Nancy's best friend, John Eastham, passed away this month. Some of his last words were, "I have had such a wonderful life." John was a sunbeam for all who knew him.
Gathering Sunbeams, from Dancing Moons, Delacorte Press, 1995, by Nancy Wood
The way to gather sunbeams is carefully, making sure
they do not break or become
mere shadows of your uncertainty.
The way to gather sunbeams is hopefully, bending
to catch the light between your fingers
before storm clouds devour opportunity.
The way to gather sunbeams is crazily, putting
them in your pocket if you catch any,
laughing at their feeling of mobility.
The way to gather sunbeams is joyfully, keeping
step with the dance they do across the earth,
drawing you into their world of fragility.
Two of Nancy's grandchildren enter college this month as freshmen. This poem is for Ryan and Charles.
Migration, from Dancing Moons, Delacorte Press, 1995, by Nancy Wood
Going from this place to another place
requires surrender of your old ways,
the honoring of sacred wisdom and not
anticipation of the journey only. The soul's
Migration between the old place and the new means
that you must recognize your path
to an unknown destination, risking all
with the chance of gaining nothing. You are merely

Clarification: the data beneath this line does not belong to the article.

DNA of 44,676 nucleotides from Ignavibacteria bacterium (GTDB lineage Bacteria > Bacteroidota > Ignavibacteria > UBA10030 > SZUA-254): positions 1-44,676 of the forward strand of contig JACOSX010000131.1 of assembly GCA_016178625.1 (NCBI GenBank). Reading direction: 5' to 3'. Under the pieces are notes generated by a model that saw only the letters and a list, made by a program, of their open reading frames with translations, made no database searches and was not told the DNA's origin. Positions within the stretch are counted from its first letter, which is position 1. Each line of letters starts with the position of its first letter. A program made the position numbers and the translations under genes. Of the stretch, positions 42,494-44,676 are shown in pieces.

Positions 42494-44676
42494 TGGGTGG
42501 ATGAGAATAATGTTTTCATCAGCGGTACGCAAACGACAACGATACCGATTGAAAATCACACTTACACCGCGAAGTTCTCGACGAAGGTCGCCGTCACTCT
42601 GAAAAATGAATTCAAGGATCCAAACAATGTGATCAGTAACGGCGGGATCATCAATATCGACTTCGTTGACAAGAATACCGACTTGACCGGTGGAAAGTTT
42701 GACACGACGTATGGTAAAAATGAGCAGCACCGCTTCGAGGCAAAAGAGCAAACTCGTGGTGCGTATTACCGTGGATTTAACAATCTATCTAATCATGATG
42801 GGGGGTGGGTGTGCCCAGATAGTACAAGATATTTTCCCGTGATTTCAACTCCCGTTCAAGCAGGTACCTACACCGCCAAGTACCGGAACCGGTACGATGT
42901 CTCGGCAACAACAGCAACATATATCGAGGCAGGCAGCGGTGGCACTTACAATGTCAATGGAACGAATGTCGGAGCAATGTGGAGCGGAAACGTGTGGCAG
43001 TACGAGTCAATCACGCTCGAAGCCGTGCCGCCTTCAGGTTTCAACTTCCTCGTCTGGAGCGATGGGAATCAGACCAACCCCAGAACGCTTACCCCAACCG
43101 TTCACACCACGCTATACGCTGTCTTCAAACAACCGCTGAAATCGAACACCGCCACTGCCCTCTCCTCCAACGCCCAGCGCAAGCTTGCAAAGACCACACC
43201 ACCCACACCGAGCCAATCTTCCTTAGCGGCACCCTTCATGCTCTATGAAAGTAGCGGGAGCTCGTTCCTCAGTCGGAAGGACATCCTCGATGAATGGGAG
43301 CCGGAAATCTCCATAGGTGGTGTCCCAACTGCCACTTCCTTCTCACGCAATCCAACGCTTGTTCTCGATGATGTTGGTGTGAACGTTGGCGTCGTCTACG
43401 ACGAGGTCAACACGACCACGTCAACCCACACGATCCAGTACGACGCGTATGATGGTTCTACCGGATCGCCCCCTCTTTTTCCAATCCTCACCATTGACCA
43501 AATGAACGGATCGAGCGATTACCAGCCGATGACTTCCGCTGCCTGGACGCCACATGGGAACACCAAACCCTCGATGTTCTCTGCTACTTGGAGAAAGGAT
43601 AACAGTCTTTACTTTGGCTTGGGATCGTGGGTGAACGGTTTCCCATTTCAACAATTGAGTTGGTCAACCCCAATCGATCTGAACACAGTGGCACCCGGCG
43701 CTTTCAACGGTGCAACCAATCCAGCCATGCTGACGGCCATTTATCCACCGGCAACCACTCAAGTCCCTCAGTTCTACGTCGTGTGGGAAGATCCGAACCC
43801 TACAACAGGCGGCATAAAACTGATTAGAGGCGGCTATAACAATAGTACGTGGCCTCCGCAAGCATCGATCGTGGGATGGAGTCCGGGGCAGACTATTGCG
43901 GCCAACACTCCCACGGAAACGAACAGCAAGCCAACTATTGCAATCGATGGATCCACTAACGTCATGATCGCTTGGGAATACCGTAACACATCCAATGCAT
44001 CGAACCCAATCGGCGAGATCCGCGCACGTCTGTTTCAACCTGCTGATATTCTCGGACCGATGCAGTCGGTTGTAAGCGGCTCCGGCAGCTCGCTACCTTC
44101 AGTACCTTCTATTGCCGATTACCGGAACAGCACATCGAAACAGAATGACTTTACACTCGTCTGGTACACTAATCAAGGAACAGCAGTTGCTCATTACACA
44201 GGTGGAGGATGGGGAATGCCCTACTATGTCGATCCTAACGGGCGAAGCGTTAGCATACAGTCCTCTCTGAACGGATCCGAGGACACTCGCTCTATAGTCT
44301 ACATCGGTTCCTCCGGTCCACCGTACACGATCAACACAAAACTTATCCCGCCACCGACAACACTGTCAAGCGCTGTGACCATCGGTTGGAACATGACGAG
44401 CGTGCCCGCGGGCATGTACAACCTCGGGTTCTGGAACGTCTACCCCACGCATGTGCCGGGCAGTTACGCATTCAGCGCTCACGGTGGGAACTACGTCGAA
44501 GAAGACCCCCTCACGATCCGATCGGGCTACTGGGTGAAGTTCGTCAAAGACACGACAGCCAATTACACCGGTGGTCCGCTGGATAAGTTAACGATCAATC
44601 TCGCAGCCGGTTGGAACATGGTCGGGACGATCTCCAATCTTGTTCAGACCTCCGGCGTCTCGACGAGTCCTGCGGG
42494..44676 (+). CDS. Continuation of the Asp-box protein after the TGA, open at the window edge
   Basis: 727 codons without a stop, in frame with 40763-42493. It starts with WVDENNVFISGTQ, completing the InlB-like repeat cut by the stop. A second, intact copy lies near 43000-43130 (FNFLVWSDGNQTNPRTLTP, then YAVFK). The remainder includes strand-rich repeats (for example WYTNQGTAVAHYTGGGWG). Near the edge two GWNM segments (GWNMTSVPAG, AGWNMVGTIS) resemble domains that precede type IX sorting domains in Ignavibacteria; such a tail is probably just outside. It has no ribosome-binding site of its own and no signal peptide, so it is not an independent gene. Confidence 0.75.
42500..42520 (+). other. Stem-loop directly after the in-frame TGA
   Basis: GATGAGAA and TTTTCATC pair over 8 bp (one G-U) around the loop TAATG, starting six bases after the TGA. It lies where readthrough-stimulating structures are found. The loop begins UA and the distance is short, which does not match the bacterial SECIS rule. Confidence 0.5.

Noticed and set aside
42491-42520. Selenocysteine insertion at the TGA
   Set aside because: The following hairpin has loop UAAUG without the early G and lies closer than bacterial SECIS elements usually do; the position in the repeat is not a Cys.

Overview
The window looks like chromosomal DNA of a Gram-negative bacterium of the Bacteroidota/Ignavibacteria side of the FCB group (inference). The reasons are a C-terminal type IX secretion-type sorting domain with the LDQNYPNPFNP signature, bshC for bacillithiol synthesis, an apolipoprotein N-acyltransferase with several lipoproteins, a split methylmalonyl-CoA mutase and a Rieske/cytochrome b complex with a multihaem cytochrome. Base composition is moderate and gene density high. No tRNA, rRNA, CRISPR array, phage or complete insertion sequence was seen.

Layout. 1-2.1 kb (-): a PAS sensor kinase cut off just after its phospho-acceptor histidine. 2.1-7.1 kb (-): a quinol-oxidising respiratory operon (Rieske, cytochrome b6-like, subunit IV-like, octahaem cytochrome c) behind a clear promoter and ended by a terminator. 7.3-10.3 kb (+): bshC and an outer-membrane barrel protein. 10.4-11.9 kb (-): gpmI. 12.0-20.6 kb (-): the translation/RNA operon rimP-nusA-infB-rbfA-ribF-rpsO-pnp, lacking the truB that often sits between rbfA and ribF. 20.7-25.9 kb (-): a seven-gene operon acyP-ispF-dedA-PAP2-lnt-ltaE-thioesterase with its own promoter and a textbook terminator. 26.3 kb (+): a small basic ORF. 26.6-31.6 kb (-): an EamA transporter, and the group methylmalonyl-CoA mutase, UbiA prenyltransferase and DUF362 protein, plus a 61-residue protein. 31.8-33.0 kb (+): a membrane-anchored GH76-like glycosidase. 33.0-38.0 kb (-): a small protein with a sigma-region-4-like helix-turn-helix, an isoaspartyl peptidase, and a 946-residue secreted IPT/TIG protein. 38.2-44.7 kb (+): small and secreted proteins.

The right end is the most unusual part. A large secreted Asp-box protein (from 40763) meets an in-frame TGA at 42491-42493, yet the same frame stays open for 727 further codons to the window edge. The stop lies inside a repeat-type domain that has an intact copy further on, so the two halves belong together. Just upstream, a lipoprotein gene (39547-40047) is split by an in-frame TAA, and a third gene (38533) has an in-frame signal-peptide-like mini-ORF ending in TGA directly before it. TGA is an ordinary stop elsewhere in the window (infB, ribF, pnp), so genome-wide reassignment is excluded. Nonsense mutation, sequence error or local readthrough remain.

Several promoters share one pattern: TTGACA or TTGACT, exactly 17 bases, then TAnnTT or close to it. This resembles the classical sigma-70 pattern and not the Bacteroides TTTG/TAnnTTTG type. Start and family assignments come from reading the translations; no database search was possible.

The connection between growth and suffocation,
the link that joins possibility to pain,
and thus you become the keeper of your own flame.
Going from this place to another place is like
the bird in winter who remembers
the beauty of her springtime nest
just to keep herself from freezing.
Nancy's daughter, Kate Lynch, chose this poem.
I am a Woman, from Many Winters, 1974, by Nancy Wood
I am a woman.
I hold up half of the sky.
I am a woman.
I nourish half of the earth.
I am a woman.
The rainbow touches my shoulders.
The universe encircles my eyes.
Today would have been Nancy's 78th birthday. This poem is from the last page of her final book of poetry, We Became as Mountains.
Full Circle, from We Became as Mountains, Western Edge Press, 2008, by Nancy Wood
Some say the world is dying,
but I don't believe them.
There is always something good to see.
My ancestors would not have given up.
I, in my modern house, cannot give up either.
To give up is to die.
My voice goes on
and I fight like a warrior for
creatures who cannot speak.
The voices of turtles and falcons are within me,
and I must put myself in Brother Bear's skin.
The end is the beginning. The full circle
of my life is nothing more
than one footstep going on.
This poem was chosen by India Wood, Nancy's daughter, in honor of Mother's Day.
A Woman's Lesson, from Spirit Walker, 1993, by Nancy Wood
A woman's lesson is a simple lesson:
Whatever life asks, answer with love.
A woman's lesson is a wise lesson:
Whenever conflict threatens, go forth in harmony.
A woman's lesson is an enduring lesson:
Whatever is taken from you, give back in generosity.
A woman's lesson is a gradual lesson:
Whenever there is a storm, remain a calm center.
A woman's lesson is a courageous lesson:
Whenever there is despair, sow the seed of hope.
A woman’s lesson is a practical lesson:
Wherever there is dryness, go and get the rain